Publications, Volume 47

Front Cover
Clarendon Press for the Oxford Historical Society, 1905 - Oxford (England)
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Page 143 - Both riches and honour come of thee, and thou reignest over all; and in thine hand is power and might; and in thine hand it is to make great, and to give strength unto all.
Page 150 - LORD my God, to hearken unto the cry and to the prayer which thy servant prayeth before thee today: that thine eyes may be open toward this house night and day, even toward the place of which thou hast said, My name shall be there: that thou mayest hearken unto the prayer which thy servant shall make toward this place.
Page 160 - where two or three are gathered together in thy name, thou wilt be in the midst of them, and bless them.
Page 143 - But who am I, and what is my people, that we should be able to offer so willingly after this sort ? for all things come of thee, and of thine own have we given thee.
Page 144 - I know also, my God, that Thou triest the heart, and hast pleasure in uprightness. As for me, in the uprightness of mine heart I have willingly offered all these things : and now have I seen with joy Thy people, which are present here, to offer willingly unto Thee.
Page 151 - If they sin against thee, (for there is no man that sinneth not,) and thou be angry with them, and deliver them to the enemy, so that they carry them away captives...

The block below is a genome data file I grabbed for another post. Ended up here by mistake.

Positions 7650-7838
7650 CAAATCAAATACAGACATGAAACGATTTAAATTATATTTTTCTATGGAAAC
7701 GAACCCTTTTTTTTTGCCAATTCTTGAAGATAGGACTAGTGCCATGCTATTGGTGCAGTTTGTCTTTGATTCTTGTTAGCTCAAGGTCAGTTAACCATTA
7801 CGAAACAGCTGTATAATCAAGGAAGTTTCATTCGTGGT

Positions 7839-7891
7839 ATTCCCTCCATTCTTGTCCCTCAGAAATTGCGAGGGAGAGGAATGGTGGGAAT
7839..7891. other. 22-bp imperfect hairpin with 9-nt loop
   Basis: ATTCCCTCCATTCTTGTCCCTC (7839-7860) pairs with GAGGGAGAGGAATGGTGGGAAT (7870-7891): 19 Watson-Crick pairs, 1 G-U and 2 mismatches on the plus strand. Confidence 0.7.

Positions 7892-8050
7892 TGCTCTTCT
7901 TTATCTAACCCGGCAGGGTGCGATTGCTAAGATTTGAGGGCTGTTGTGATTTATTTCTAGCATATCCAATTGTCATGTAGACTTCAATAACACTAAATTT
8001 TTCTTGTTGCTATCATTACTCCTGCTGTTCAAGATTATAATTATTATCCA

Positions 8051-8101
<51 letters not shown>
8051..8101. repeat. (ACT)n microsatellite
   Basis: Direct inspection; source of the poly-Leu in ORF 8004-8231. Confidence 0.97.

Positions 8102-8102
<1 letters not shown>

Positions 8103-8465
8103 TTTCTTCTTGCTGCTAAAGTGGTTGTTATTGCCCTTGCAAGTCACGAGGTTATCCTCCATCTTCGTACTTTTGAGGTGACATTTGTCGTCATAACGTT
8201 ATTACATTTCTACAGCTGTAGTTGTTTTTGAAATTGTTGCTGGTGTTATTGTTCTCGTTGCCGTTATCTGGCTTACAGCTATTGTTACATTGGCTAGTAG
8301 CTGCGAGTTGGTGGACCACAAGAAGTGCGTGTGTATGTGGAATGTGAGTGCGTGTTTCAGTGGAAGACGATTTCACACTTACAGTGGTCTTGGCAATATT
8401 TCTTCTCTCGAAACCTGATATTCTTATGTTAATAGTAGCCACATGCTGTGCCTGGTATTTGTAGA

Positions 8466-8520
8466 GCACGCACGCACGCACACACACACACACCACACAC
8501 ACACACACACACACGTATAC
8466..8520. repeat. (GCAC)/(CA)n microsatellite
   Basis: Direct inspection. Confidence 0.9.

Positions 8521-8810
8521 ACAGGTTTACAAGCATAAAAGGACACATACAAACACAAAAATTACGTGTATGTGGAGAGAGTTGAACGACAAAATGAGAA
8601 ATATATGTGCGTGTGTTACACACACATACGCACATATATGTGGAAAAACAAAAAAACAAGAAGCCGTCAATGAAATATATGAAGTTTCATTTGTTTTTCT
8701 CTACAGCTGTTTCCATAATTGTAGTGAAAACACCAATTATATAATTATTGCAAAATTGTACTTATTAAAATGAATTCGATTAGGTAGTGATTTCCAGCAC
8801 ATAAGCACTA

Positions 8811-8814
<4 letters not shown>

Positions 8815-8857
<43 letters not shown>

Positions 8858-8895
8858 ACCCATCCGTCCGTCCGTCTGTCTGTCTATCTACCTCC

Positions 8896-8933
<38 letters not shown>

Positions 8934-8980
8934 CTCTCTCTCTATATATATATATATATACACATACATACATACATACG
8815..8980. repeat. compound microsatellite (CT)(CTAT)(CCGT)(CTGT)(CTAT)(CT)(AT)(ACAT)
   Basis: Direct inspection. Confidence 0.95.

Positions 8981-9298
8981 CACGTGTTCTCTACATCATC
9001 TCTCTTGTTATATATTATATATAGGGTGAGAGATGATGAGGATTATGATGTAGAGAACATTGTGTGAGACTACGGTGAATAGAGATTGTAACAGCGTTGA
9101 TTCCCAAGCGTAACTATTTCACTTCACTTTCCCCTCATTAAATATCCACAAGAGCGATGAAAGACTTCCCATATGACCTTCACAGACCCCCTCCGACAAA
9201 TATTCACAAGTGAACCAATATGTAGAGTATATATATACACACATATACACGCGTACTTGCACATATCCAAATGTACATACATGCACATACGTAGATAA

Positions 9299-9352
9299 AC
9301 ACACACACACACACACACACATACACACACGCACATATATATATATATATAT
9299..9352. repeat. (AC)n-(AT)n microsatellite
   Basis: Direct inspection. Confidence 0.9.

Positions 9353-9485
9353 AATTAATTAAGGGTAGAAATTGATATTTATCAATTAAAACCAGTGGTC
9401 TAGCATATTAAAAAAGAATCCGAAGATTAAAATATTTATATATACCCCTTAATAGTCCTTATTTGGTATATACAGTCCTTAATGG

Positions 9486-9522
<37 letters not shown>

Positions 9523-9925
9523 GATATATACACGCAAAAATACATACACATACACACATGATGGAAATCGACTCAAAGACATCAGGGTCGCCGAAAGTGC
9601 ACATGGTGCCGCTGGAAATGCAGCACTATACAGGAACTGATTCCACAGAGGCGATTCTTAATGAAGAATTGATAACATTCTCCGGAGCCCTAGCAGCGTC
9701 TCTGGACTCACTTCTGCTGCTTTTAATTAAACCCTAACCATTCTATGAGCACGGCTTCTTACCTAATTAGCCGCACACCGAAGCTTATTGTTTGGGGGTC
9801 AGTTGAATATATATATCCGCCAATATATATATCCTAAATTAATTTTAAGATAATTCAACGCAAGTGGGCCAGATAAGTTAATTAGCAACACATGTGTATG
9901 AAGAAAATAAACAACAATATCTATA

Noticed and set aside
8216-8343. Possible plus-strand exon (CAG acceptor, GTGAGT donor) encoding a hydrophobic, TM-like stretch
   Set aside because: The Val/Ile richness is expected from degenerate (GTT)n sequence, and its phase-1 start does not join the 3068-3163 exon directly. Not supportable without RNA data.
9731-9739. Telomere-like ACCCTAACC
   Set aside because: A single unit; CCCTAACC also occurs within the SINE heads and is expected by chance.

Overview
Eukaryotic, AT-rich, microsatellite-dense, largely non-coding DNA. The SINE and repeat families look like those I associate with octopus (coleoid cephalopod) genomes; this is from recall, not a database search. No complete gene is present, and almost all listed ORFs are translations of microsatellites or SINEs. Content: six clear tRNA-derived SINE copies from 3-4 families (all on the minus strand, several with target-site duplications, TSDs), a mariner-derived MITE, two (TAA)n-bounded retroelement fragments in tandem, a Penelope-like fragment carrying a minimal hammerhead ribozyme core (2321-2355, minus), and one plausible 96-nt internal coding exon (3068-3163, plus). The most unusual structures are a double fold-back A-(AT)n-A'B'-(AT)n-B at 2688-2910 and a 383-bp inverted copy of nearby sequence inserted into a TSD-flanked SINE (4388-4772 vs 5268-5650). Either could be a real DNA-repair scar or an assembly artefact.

Page 170 - Who humbleth himself to behold the things that are in heaven, and in the earth...
Page 161 - Altar, that so coming such as ye ought, they may returne such as they desire, having theire Prayers granted, theire sins pardon'd, theire graces supplyed and strengthened, and theire persons accepted in Jesus Christ, to whom with thee o Father and the Holy Ghost, Trinity in Unity ever to be ador'd, be all honour and glory, world without end, Amen.
Page 219 - Nature's sober found, But an eternal health goes round. Fill up the bowl, then, fill it high, Fill all the glasses there, for why Should every creature drink but I : Why, man of morals, tell me why 1 BEAUTY.
Page 229 - London, as assistante to the Chief Butler of England, accompanied by the King's cup-bearer and assistant, presented to his Majesty wine in a gold cup ; and the King having drunk thereof, returned the gold cup to the Lord Mayor as his fee.